- Conservative grass-roots organizations, including tea parties and women's groups
- Various churches and Christian ministries
- A non-partisan veterans support group
- Adoptive parents of a foreign-born baby
- Non-partisan pro-life groups
Tuesday, October 21, 2014
UnFair: Exposing the IRS (film review)
Note: The movie was billed as UnFair: Exposing the IRS but the official website calls it UnFair: The Movie.
Last Tuesday I accompanied some friends to see the documentary film UnFair: Exposing the IRS on the big screen. This was a breath of fresh air, as I’m used to consuming politics hunched in front of a computer screen rather than at posh movie theaters. It was an interesting experience and the movie was worth seeing once.
I left the theater critical of the film, but it does have its merits. The film features in-depth interviews with American citizens who have been directly targeted and victimized by the IRS for political purposes. Among those affected are:
What did all the groups have in common? Two things: 1) All either held or applied for 501(c)3 or (c)4 tax status; 2) All of the above engaged in some kind of activity that went contrary to public policies under the Obama Administration.
The first credit to the filmmakers is that they blew the whistle on the IRS for serious abuses of power and rampant violation of the First Amendment—every one of the individuals or organizations targeted was engaged in a form of speech, expression, or voluntary association.
The second good thing about the movie is the inclusion of an exposé on Lois Lerner. The filmmakers shine the spotlight on the former IRS Director of Exempt Organizations and her history of misusing her power in various federal agencies to persecute conservatives.
Whether or not one agrees with conservative (neoconservative) ideas, it’s absolutely wrong, illegal, unconstitutional, and a gross injustice for the government, and/or rogue government agents, to target and persecute people for expressing opposing ideas.
Despite the positive credits to the film, UnFair has its downsides. For starters, it features (in my opinion) far too many clips from Fox News shows. Though there are clips from other news networks, Fox News is the most used source. One doesn’t have to be a libertarian to know that only dedicated neoconservatives take Fox News seriously as an unbiased source for information.
Also, the film dedicated over seventy minutes to complaining about abuses of power in the federal government, but less than ten minutes to the Fair Tax (which the film was a ruse to promote). The last section only vaguely explained that the Fair Tax would replace the income tax and be a flat rate sales tax.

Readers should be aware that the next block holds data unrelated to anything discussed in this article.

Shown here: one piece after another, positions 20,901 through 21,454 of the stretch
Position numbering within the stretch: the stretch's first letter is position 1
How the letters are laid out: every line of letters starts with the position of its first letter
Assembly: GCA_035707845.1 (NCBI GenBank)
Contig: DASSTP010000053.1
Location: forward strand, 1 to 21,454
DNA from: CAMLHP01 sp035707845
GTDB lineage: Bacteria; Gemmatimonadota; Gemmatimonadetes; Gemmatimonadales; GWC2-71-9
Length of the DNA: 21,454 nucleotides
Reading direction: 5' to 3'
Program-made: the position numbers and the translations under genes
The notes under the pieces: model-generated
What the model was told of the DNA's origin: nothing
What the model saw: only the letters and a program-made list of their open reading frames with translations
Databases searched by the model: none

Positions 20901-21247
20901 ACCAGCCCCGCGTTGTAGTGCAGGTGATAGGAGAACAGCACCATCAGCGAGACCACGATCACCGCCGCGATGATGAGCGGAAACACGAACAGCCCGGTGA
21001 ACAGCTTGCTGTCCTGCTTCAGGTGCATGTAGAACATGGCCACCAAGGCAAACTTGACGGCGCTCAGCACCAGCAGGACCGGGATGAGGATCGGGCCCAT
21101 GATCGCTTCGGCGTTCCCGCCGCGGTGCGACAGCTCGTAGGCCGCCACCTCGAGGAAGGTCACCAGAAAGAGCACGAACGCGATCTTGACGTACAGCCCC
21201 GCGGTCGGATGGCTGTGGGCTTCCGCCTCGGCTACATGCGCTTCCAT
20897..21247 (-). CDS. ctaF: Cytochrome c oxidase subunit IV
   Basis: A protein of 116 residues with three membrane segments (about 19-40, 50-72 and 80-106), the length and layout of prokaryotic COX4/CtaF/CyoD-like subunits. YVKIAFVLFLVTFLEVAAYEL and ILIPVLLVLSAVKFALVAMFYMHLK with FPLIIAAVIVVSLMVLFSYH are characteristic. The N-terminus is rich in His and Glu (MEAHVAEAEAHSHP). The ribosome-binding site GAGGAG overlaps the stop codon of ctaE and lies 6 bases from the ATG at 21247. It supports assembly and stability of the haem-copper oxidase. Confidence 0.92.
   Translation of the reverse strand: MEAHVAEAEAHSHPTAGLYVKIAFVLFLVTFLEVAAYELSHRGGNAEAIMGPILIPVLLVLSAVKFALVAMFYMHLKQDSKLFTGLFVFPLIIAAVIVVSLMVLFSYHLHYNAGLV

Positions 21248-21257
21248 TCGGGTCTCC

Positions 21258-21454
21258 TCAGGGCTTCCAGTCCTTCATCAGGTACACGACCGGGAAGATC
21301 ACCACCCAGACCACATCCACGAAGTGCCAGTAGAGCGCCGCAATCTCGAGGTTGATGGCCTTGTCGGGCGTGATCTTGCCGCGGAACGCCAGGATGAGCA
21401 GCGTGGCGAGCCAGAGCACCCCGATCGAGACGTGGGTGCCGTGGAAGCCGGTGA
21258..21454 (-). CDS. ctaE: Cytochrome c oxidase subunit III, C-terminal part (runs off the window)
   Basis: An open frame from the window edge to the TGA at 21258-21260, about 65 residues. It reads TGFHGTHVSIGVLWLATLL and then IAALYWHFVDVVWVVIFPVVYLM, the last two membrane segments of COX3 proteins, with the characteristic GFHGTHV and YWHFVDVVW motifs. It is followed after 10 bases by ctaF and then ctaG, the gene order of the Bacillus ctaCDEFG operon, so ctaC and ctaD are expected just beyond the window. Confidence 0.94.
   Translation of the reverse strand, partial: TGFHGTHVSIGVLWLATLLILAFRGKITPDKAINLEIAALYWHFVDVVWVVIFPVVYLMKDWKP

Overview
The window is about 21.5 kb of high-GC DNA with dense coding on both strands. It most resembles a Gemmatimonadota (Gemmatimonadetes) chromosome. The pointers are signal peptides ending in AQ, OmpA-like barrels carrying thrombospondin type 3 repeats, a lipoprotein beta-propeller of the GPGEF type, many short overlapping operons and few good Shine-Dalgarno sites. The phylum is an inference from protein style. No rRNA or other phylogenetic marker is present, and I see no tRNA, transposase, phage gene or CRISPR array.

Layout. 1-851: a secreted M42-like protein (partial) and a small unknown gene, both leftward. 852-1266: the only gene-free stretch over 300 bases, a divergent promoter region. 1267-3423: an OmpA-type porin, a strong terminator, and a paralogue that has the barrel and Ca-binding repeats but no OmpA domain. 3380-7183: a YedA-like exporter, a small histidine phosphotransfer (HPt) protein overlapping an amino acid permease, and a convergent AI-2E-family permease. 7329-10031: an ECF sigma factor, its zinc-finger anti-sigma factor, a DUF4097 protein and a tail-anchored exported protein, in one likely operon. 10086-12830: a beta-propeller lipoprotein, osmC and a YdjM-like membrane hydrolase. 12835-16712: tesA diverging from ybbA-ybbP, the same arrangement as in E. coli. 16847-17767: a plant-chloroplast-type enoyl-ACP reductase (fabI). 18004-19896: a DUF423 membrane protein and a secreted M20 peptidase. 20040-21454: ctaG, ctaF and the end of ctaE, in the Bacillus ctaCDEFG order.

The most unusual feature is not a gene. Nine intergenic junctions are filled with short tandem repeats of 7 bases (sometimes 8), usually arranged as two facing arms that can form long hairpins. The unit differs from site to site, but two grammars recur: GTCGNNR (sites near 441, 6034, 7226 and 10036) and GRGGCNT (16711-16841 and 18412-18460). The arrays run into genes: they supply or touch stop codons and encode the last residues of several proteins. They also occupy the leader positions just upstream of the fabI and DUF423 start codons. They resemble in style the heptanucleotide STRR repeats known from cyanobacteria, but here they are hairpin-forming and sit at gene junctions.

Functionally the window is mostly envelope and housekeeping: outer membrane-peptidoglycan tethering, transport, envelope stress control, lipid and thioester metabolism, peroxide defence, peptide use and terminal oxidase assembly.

Here we find a problem. Even if the Fair Tax is lower than the income tax, all it does is transfer compulsory taxation from earning money to spending money. It could be a positive first step toward economic recovery, as long as the tax is a very low rate. Theoretically, people could avoid paying taxes through paying cash and/or “making donations” in the underground market.
However, in that scenario exists a breeding ground for more abuse of power and a police state. Instead of instantly drawing tax money from a paycheck, the IRS would demand access to receipts for a person’s possessions. If the owner can’t provide receipts for everything, tax audits could end with the IRS having people’s possessions appraised for their value and then taxed.
The only fair tax is no tax; let the working men and women of America save or spend every penny they earn as they see fit. And regarding persecuted churches, they shouldn’t have a 501(c) tax status… they should have NO tax status. For the IRS to regulate churches and ministries goes against the separation of church and state. End of story.
UnFair: The Movie is worth seeing once with a group of friends to encourage some discussion on tax reform; if not, it’s worth seeing once alone if anyone wants details on how the IRS is stunting the growth of the economy and depriving citizens of their civil rights. The producers also are releasing a companion book by Craig Bergman for further reading.